A Series of Unfortunate Blogs: Part VII—Not just getting out of the hole, but getting ahead

So with the last blog I outlined getting rid of most of the biggest government socialistic habits in terms of spending. Let’s talk about the final piece required for true capitalism to make a comeback: Regulation and Enforcement.

Despite what some people think, capitalism is not anarchy. In fact capitalism is not possible without a government. Rule of law is a corner stone requirement for capitalism to work. But that law needs to only set the rules of the game and work with a light touch.

Some of the things you need.

Contract law needs to be sacrosanct. Unless the contract is fraudulent or illegal (like bilking the public for obscene pensions) no contract should ever be broken nor will the law or courts allow it to be broken except under the most extreme situations (for instance bankruptcy).

Private property rights. John Locke listed private property along with life and liberty as our most basic unalienable rights; the Fifth Amendment also sees these three as a holy trinity; and I doubt Jefferson thought most people would pursue happiness as paupers. Property rights need to be placed as absolute. The government has no right to your property beyond an absolute necessity to continue its existence as a necessary evil.

Sadly both of these rights have come under fire by recent Supreme Court decisions. If you are going to have capitalism then they need to be reiterated by Constitutional Amendment that in no uncertain terms lists them as unalienable and absolute.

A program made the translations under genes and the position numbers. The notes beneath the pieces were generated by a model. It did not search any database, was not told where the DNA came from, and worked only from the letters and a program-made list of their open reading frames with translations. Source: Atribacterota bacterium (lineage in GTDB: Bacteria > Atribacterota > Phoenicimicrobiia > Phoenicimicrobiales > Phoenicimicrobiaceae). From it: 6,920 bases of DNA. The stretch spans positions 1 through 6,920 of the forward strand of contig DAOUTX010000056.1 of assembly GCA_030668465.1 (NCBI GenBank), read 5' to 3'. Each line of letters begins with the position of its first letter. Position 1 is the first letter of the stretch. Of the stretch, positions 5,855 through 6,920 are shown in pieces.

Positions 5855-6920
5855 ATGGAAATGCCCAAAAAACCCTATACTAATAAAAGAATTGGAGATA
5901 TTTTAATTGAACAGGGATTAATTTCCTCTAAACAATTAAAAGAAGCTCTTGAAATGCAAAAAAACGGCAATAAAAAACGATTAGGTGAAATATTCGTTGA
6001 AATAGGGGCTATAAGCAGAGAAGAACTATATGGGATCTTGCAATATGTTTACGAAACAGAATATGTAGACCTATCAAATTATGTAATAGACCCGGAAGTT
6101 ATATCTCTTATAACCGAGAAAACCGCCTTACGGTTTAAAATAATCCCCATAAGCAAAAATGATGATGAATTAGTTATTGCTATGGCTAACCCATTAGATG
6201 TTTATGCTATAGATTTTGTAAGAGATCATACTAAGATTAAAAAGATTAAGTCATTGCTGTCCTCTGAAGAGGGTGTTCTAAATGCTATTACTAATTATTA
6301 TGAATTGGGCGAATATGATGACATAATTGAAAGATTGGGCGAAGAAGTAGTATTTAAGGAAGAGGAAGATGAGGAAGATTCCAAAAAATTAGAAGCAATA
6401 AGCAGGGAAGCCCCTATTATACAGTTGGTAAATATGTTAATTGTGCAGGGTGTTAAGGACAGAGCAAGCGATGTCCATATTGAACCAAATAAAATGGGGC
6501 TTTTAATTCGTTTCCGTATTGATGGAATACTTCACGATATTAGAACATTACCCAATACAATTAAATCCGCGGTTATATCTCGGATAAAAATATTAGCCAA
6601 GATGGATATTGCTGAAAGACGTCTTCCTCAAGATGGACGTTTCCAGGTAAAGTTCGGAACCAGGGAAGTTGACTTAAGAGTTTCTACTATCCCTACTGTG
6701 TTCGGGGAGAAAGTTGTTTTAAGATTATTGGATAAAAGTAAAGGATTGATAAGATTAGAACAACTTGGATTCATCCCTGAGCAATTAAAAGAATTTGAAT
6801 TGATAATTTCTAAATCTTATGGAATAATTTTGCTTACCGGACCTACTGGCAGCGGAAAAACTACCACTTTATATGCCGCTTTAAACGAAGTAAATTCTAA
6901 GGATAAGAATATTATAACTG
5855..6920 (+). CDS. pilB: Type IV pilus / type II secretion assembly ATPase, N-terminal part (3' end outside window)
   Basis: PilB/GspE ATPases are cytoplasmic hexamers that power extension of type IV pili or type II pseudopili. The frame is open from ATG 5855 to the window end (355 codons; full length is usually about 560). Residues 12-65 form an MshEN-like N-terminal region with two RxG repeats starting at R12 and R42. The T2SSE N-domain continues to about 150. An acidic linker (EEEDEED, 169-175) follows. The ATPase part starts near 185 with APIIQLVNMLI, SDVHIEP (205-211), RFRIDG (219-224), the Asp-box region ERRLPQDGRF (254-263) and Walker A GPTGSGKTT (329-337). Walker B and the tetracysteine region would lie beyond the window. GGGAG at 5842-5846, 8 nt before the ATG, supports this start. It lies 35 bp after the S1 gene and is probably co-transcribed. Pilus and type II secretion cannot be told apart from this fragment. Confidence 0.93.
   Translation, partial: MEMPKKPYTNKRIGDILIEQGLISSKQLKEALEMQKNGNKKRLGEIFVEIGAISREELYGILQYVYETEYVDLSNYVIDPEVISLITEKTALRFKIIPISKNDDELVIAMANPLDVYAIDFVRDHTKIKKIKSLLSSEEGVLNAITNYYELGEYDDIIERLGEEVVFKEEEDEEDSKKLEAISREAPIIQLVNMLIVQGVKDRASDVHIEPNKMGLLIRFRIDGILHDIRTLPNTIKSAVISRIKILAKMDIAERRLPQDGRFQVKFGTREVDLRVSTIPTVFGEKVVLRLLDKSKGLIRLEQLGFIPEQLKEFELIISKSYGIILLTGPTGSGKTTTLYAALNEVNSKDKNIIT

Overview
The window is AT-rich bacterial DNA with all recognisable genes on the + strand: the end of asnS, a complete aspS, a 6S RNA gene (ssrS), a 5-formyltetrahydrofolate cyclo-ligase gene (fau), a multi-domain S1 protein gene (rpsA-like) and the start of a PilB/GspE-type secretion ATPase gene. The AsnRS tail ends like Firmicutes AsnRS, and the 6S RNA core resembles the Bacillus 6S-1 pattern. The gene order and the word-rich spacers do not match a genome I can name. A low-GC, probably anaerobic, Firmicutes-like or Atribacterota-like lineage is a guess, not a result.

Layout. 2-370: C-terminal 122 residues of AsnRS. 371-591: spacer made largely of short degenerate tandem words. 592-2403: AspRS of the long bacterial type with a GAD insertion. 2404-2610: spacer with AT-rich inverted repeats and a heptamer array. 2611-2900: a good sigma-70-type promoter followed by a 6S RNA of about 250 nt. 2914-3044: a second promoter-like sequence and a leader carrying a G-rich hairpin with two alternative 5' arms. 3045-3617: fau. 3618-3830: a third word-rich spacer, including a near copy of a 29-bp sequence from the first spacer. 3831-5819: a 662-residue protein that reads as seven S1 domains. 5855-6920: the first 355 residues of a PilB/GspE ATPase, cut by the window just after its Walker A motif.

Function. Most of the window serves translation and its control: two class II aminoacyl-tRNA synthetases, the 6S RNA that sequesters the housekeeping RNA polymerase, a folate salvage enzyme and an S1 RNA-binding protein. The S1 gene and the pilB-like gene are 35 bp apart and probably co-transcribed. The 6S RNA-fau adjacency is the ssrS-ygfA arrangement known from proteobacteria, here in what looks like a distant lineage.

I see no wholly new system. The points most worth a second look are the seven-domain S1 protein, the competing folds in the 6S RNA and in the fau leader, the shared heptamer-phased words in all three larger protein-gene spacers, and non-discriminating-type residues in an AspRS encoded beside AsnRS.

Further the government has an obligation to punish those who would steal or commit fraud. Next to violent crime these are the two greatest sins in capitalism.

But what else does the government need to do:

(1) I know I said in the last blog we shouldn’t mess with the tax rate but I have one exception. A flat tax. If a simple 12% tax on personal income were put in place then you could change the tax code. Let me make this clear, no deductions for anyone. No floor, if you only got paid $20 last year, then 12% of that belongs to Uncle Sam. Yes this will all but put the IRS out of business, and it will also put tax accountants out of business (sorry Tony, it’s nothing personal, but it’s better in the long run) but it needs to be done. This will stop the rich from hiding funds, and it will finally allow everyone to pay their fair share in this government. Other taxes, while they need to be eventually dismantled or changed, my suggestions are radical as it is…one thing at a time.

(2) The Fed needs to stop messing with the interest rate. It needs to over the course of the next decade raise the interest rate back up to 6% and then never touch it again. No real growth can occur with it currently at 0% and no stability can occur with the Fed constantly changing the rate. It needs to go to 6% and stay there. No exceptions.

(3) A Constitutional Amendment needs to be passed making this a right to work nation. Forcing people to join unions just because they want a job is a violation of the most basic freedoms of capitalism and it must end. Will this kill unions, no. But it will make them actually have to work for their employees instead of just taking their money. Further in the industries where union salaries have become outrageous (auto industry) this will bring the pay scales back down to what is reasonable thus making the products made by those industries affordable again.

(4) Minimum wage needs to be lowered by at least a dollar (disbanded entirely eventually, but one thing at a time). Everyone knows you raise minimum wage you will increase unemployment and raise prices…it works the same in reverse.